Monday, 18 June 2018

Meet the Members: Madlen Sobkowiak & Lee Parker

Madlen Sobkowiak, PhD Student, University of Birmingham

I am currently in my second year of PhD research at the University of Birmingham, looking at biodiversity accounting and in particular national biodiversity indicators. Before starting my PhD I did my MSc in International Accounting and Finance also at the Birmingham Business School, after graduating with a BSc in Business Administration from the Technical University of Freiberg in Germany.

My current research focuses on the construction of national biodiversity indicators within the public sector, especially the Department for Environment, Food and Rural Affairs and how the are being used in decision and policy making.

I was able to attend last years CSEAR conference thanks to a CIMA bursary and had the opportunity to present my work at last years CSEAR Emerging Scholars Colloquium. This was really valuable in terms of feedback as well as getting to know other PhD students as well as academics in SEA. It was great meeting all of you at last years conference and to get an impression of all the different work going on within the CSEAR community. I am really looking forward to the next CSEAR conference in August and hopefully I will have the chance to present at this years ESC as well. In addition, I received a "Universitas 21" scholarship to visit the University of British Columbia for two months last September and October, which was a great opportunity to see different interdisciplinary research around the issues of sustainability and biodiversity.

I am lucky that with my two supervisors, Ian Thomson and Tom Cuckston, I have found two highly knowledgeable academics to support me during my PhD. They have both been excellent mentors, but I would be delighted to connect with other academics working in this area.

Lee Parker, Distinguished Professor, RMIT University, Melbourne, Australia
Research Professor, Glasgow University, Scotland
Honorary Fellow & Distinguished Expert Advisor CSEAR

I have been involved in CSEAR since its earliest days in the early 1990s, having been associated with Rob Gray, James Guthrie, Reg Matthews and David Owen (among others) right at the beginnings of the social and environmental accounting research movement to build an international research literature and community of scholars in this field. In 1976 my first publication on social accounting appeared in the Institute of Chartered Accountants of Scotland magazine The Accountant's Magazine, titled "Social Accounting - Don't Wait For It". To see the field and its community of scholars grow into today's cohort, and to see CSEAR and all its associated groups around the globe brings me considerable satisfaction. The 2018 thirtieth anniversary conference at St Andrews stands as a hallmark of the movement's ongoing development.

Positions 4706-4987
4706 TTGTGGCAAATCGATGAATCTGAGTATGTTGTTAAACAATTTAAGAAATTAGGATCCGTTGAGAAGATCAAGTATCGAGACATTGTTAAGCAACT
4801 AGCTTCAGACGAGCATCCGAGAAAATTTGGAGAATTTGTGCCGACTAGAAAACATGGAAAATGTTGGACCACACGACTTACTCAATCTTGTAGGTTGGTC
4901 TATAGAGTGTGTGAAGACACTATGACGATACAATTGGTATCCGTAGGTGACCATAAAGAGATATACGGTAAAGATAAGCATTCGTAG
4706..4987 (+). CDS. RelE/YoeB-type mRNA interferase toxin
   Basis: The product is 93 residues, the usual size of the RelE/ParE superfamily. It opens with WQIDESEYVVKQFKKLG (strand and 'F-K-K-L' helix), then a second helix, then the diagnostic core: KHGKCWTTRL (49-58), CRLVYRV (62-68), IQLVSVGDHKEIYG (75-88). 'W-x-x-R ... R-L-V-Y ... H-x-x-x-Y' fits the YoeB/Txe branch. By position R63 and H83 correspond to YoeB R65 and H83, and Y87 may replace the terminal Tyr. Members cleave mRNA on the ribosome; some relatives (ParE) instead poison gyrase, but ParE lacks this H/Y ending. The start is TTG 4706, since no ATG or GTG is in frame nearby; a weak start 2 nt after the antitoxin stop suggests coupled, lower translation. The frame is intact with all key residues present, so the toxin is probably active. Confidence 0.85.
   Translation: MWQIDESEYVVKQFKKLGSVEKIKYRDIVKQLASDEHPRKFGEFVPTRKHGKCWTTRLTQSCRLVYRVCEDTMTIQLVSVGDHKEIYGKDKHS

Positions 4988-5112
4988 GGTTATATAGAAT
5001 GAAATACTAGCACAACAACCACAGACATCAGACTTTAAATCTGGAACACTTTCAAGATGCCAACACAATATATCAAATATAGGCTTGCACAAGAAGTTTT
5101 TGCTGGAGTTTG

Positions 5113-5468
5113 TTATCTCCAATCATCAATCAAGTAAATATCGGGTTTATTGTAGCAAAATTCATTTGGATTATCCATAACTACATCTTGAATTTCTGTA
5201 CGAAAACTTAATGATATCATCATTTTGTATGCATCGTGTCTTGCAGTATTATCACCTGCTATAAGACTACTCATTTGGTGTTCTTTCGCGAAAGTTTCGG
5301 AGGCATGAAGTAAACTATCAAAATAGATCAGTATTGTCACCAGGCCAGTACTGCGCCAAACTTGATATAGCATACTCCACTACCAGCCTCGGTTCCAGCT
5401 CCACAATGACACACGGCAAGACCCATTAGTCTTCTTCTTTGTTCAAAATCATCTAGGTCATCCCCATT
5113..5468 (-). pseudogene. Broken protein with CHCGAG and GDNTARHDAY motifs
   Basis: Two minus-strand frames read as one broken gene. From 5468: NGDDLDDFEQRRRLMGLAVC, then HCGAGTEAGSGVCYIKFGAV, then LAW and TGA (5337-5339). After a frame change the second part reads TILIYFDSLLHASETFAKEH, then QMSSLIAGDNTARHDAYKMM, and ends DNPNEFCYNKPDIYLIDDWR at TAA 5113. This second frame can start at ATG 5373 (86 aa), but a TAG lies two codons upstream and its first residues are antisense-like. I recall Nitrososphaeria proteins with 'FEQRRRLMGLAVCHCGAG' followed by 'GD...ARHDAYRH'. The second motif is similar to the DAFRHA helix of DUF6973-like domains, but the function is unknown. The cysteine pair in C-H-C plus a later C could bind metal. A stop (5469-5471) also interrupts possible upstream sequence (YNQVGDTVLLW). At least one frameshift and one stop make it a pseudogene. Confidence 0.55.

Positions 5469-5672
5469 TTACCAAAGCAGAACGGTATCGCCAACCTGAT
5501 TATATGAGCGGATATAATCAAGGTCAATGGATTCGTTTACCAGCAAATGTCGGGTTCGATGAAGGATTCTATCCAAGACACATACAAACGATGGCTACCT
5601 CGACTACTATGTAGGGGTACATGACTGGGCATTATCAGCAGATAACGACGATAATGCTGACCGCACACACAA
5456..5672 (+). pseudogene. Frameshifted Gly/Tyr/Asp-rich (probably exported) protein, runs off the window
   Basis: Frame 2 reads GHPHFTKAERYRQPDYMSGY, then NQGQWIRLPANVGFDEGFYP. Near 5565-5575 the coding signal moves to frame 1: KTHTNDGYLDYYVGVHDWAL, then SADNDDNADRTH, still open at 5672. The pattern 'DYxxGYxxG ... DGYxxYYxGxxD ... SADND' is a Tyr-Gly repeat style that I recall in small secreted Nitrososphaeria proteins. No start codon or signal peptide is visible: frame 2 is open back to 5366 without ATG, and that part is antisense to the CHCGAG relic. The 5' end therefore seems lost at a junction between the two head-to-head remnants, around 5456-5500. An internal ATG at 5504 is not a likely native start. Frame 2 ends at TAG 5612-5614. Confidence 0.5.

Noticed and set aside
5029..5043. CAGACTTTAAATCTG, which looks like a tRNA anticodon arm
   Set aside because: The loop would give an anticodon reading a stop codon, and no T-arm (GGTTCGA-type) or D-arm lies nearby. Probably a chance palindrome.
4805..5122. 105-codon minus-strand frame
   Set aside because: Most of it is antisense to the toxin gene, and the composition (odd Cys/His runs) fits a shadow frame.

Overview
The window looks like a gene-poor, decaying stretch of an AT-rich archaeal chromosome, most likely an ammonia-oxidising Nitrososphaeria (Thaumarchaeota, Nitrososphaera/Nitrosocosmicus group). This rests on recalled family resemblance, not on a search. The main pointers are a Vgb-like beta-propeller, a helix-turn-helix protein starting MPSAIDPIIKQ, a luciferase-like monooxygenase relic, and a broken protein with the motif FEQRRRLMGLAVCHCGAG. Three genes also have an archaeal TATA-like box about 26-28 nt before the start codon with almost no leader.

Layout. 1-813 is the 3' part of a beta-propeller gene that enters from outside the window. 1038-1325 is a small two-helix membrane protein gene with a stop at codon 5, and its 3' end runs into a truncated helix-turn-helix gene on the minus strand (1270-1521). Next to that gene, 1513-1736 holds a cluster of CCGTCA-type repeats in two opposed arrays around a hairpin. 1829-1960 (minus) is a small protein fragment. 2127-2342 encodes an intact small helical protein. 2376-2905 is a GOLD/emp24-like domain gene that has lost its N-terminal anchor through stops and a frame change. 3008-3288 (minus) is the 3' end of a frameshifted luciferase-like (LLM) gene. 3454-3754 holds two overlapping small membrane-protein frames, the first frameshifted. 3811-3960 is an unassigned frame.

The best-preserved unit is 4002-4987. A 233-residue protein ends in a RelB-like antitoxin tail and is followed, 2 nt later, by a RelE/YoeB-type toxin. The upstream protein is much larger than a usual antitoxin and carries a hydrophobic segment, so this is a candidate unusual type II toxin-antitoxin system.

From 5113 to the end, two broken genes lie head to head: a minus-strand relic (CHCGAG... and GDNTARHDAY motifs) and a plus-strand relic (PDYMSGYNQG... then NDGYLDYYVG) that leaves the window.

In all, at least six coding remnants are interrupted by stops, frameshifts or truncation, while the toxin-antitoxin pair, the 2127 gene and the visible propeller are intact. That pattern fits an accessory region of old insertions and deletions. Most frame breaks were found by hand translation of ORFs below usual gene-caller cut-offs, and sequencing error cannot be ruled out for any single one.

Unlike some social and environmental research colleagues, my research spans not only the social and environmental fields, but includes corporate governance, strategic management, professionalisation, accounting and management history (and more). However my published social and environmental research includes over 20 research journal papers (attracting Google Scholar citations currently exceeding 5000) extending from the mid-1980s to today. They have covered social reporting, professional ethics, environmental cost management, social and environmental research developments, corporate social accountability history, and social and environmental management and accountability in the international hotel industry. 

It is self-evident that the social and environmental accounting research field is a matter of priority for global humanity and ecology. Yet so many of our accounting research community members and journals have still not recognised the challenges and important of these issues despite the regular attention they now attract across media, governments and communities. We also see the entrance to this research field of some new researchers who are unacquainted with decades of prior research produced by the CSEAR community and risk repeating well-worn foci and themes that previously focussed purely on stockholder interests and the business case. WE have moved on from such narrow preoccupations to embrace the wider issues and stakeholders upon which our field should rightly focus. As a research community we have both significant opportunities and challenges to embrace qualitative engaged research approaches; identify strategic, historical, and emerging industry areas; return to engage with policy issues and debates; refresh our attention to social as well as environmental responsibility; and present and promote our work across specialist, interdisciplinary and general conferences and journals. The greatest challenge remains one of avoiding being locked into a ghetto of self-referential conversations between ourselves within our research conferences and literature. If we do that, we become voices lost in the wilderness. I am reminded of a conversation I had with the late Professor Reg Matthews, one of the founders of our field. When asked why he was choosing to take one more academic position beyond what might have been a logical retirement point, he replied "because I want one more shot at making a difference!" 

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